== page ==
Downtown MH in Doubt

With big businesses moving in, city will have to be clever to
save its main artery
Morgan Hill – Chain stores will soon be sprouting in the Mushroom City, offering a full platter of high-end shopping and perhaps poison to the city’s downtown.

That’s what happened in Gilroy.

Before the first group of outlet stores opened east of Highway 101, Gilroy had a respectable if struggling downtown with a JCPenney and a mix of locally owned retail businesses. City center was Gilroy’s shopping district.

But after the first outlets opened in the late 1980s, the first burst of what became Gilroy’s retail explosion, downtown storefronts darkened. Boutiques and niche stores moved in, but most didn’t survive. The weathered statue of famed rodeo cowboy Casey Tibbs atop the shuttered Hall’s Western Wear is a constant reminder that downtown Gilroy is nothing like it used to be.

“We’re just now digging out from under the outlets after 15 years,” local developer Gary Walton said. Walton is president of the Morgan Hill Downtown Association and owns about 100,00 square feet of commercial space in downtown Gilroy and Morgan Hill combined. “But one of the strengths of downtown is that we’re not a mall, and the strength of any ecosystem is its diversity.”

There’s little question that the 650,000 square-foot shopping center planned for Cochrane Road, east of 101 will change Morgan Hill. What’s less clear is what the center will do for business downtown.

The center’s developers, a limited partnership between Oakland and San Jose developers and noted Morgan Hill vintners, the Guglielmo family, are arguing against the conventional wisdom that says downtown will suffer. They say the new shopping center will turn Morgan Hill into a “retail destination,” lifting up the existing plaza west of the highway and drawing a crowd of shoppers that can’t help but spill into downtown.

“The true economic impact,” lead developer Darryl Browman told the Morgan Hill City Council Wednesday night, “is that you retain tenants and create synergies.”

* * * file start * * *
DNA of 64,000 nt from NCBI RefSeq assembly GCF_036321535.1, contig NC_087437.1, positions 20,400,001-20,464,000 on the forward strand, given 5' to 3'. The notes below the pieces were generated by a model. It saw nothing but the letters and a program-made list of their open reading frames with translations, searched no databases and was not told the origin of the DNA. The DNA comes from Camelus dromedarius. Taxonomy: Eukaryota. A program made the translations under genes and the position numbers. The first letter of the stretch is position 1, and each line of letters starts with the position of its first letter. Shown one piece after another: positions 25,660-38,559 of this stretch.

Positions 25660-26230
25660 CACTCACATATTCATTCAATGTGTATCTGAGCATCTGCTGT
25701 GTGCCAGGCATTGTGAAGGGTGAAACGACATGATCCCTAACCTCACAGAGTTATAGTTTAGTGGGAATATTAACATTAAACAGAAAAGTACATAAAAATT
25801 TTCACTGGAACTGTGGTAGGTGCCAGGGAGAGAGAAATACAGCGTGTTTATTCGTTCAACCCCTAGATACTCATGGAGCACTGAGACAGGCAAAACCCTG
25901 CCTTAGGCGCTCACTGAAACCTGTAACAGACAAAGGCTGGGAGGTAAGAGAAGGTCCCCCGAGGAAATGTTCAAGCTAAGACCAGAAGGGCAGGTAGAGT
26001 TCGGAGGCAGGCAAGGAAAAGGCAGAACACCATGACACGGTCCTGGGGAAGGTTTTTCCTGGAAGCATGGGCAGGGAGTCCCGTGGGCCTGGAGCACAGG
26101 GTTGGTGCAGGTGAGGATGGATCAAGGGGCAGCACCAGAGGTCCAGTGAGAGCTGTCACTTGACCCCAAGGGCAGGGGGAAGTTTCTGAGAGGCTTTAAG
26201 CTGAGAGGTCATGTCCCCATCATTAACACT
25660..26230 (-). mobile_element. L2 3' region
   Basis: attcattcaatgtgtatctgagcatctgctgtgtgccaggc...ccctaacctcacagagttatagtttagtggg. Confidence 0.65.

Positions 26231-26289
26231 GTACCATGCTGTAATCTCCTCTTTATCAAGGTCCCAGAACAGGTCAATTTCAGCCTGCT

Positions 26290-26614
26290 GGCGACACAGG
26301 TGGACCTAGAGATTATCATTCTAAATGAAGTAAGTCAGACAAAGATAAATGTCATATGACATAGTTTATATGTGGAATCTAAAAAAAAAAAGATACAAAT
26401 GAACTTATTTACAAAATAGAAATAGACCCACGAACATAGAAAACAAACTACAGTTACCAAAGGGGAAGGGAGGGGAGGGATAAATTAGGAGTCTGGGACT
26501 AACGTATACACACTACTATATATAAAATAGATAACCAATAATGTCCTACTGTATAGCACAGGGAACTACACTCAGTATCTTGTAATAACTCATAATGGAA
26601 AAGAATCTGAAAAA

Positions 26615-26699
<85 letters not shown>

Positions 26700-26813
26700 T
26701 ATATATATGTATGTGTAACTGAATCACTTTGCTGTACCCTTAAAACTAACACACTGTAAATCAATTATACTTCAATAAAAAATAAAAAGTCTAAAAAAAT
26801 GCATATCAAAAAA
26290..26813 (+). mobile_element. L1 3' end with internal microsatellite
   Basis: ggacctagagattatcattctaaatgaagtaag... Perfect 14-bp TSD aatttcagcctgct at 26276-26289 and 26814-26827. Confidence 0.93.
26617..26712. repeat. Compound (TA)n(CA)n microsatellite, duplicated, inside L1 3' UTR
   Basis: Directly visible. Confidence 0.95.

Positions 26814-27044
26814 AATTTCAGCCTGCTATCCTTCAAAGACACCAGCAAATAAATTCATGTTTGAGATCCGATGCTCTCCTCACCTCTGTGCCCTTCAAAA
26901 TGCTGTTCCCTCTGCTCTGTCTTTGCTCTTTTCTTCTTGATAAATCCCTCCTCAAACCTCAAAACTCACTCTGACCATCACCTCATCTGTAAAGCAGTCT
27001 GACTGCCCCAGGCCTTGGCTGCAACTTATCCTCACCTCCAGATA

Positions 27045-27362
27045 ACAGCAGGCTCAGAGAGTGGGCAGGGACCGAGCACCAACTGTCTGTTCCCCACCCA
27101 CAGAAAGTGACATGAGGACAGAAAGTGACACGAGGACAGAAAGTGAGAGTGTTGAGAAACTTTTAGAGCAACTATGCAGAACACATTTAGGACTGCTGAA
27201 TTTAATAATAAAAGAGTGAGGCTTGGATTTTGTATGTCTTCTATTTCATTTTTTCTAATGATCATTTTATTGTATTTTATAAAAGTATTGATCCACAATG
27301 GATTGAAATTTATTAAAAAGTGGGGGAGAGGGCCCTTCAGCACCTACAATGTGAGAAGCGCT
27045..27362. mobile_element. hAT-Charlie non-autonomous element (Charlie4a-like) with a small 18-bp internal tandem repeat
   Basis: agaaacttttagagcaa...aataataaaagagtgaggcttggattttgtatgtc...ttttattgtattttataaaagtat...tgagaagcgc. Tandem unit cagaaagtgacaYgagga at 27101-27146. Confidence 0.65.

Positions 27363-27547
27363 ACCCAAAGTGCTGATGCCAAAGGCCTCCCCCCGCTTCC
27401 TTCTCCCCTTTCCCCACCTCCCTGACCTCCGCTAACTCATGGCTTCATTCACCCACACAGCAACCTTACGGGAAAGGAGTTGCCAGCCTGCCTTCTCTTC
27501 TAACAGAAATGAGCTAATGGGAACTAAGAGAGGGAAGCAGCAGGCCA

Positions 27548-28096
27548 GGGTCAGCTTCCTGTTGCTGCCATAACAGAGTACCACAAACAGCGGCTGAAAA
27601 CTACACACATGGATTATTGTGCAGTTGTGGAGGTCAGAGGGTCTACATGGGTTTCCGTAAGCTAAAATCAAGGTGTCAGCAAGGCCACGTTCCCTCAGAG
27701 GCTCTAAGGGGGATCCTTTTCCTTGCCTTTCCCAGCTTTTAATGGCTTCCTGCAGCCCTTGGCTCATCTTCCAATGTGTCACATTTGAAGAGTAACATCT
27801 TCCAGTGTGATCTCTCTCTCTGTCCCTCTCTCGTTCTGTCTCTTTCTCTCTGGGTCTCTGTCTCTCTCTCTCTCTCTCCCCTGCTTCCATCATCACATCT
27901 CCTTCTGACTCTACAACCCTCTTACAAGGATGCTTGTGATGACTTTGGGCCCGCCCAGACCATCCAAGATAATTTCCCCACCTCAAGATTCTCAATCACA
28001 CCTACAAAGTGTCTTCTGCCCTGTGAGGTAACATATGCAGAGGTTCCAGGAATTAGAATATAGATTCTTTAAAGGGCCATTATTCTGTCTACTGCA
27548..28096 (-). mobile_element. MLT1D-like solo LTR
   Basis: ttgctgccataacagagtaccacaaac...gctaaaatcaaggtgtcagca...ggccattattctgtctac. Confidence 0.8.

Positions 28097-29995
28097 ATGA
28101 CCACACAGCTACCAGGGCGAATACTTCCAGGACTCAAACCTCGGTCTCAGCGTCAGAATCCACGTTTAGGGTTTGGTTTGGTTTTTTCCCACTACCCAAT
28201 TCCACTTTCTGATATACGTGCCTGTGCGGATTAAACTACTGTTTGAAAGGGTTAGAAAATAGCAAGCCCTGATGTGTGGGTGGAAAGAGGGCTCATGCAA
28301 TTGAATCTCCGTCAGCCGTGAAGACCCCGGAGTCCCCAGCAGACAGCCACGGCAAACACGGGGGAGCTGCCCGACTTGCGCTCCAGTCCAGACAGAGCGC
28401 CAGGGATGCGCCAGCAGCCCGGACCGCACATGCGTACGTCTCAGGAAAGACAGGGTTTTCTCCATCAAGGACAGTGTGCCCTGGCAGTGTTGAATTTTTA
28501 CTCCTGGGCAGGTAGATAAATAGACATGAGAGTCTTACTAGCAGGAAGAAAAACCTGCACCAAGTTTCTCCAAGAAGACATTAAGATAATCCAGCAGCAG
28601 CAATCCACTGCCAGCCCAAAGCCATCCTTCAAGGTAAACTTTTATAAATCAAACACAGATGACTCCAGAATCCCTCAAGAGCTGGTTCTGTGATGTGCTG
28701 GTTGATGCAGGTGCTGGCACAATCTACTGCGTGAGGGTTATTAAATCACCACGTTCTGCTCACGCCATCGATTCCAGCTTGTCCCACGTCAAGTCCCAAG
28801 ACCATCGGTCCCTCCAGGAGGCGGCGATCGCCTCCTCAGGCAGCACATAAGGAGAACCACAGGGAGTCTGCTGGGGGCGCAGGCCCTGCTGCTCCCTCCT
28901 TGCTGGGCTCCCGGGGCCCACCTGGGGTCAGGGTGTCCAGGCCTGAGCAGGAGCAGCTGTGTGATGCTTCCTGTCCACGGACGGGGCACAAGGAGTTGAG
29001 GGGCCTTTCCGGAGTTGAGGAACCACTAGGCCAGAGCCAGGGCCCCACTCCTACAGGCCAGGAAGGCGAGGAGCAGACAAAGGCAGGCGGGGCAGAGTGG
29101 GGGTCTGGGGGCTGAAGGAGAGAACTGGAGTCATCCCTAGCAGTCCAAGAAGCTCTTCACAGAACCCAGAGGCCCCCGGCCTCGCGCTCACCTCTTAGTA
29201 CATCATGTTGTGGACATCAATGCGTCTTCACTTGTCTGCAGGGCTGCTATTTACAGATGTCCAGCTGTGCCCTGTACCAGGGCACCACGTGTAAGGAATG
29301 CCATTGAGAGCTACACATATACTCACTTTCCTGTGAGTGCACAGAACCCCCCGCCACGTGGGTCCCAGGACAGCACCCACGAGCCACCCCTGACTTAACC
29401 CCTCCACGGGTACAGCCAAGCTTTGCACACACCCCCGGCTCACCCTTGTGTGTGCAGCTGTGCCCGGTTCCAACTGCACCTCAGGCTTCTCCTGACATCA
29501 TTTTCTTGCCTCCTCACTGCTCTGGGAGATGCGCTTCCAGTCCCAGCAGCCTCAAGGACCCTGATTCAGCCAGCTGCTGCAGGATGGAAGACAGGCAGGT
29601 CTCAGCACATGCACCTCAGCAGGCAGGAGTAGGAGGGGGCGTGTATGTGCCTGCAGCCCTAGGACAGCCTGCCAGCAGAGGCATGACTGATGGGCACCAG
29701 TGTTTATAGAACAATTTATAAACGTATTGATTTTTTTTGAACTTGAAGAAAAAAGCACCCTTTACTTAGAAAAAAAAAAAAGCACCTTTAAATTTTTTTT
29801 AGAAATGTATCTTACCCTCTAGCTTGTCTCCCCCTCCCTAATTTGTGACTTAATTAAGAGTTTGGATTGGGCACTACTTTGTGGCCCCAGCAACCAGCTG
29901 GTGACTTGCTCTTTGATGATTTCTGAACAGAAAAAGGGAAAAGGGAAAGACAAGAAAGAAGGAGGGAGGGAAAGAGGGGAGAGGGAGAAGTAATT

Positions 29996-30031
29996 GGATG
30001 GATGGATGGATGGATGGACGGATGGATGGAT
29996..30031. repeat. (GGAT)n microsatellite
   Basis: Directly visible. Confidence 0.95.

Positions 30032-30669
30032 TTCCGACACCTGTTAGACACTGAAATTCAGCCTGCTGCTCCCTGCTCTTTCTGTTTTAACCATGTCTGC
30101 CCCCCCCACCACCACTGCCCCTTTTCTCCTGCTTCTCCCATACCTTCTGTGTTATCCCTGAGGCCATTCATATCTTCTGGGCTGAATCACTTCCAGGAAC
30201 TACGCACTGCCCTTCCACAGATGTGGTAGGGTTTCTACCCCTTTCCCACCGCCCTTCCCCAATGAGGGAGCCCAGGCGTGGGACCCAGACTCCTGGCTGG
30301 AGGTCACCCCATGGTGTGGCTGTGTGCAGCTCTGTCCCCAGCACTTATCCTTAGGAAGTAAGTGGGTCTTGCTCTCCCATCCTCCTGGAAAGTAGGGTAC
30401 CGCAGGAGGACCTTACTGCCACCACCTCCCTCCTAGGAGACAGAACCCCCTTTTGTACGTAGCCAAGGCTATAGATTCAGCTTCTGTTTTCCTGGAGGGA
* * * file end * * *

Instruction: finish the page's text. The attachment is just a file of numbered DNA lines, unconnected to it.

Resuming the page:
That point of view contradicts the accepted retail history of the U.S., in which big box chain stores and shopping centers plunked down on the fringes of town drained the life out small cities across the country. And it’s definitely not what happened 10 miles to the south, says Gilroy City Administrator Jay Baksa.

“Downtowns throughout the nation we’re having the same problem in the ’50s and ’60s, and it came to Gilroy in the ’80s,” Baksa said. “I know it’s anecdotal, but it had a real impact.”

But like a wildfire reinvigorates dormant species, Gilroy’s 1.5 million square feet of retail east of the highway may actually prove to save downtown, just not in the way Browman expects it to work in Morgan Hill.

The free market didn’t breathe life into downtown Gilroy, it was city leaders who made conscious decisions to reward investors willing to move to the city center.

In 2003, the Gilroy City Council decided to free developers from hundreds of thousands of dollars in fees typically associated with downtown construction and removed costly parking requirements that scared builders off projects.

Those decisions were made on the tail of important public works projects – retrofitting the historic city hall building and rehabilitating the city’s dilapidated transit center – that began the renaissance of downtown Gilroy.

Thanks to the city’s generous incentive packages, downtown is rebounding. The old cannery building is being transformed into a mix-used residential and commercial space. The city is building a new arts center, and won a grant to beautify Monterey Road. Recently, two more major residential development projects are in the works. New restaurants are opening.

“No question about it, it’s the incentives,” Baksa said. “It was an odd way to go about it, but the loss of the retail center started an evolution.

Ultimately, we’ll have the outlets, the shopping centers and a very vibrant downtown with public and private investment.”

Morgan Hill has made efforts to revitalize downtown, spending redevelopment money on the Community and Cultural Center and the Morgan Hill Community Playhouse, and taking steps to encourage affordable housing and mixed-use development.

Recently, the city waived parking impact fees and is now exploring additional short-term waivers to encourage downtown development.

“We want to be able to say ‘the door’s swung wide open, now it’s time for business owners to push through,’ ” Councilman Greg Sellers said. “It’s not going to be just subsidies, but neither can we leave it alone. It’s going to take a substantial development.”

The trouble, Walton said, is that downtown business owners are often inexperienced and don’t know how to survive in a tough environment. If the city is serious about a healthy city center, he said, small business owners need some help, something along the lines of the $11.5 million in incentives won by the Cochrane Road developers.

“It would be nice if we had incentives downtown of the same magnitude,” Walton said. “The shopping center is not satisfying existing demand, but will steal demand from others and retailers don’t know how to compete. But downtown won’t perish.”

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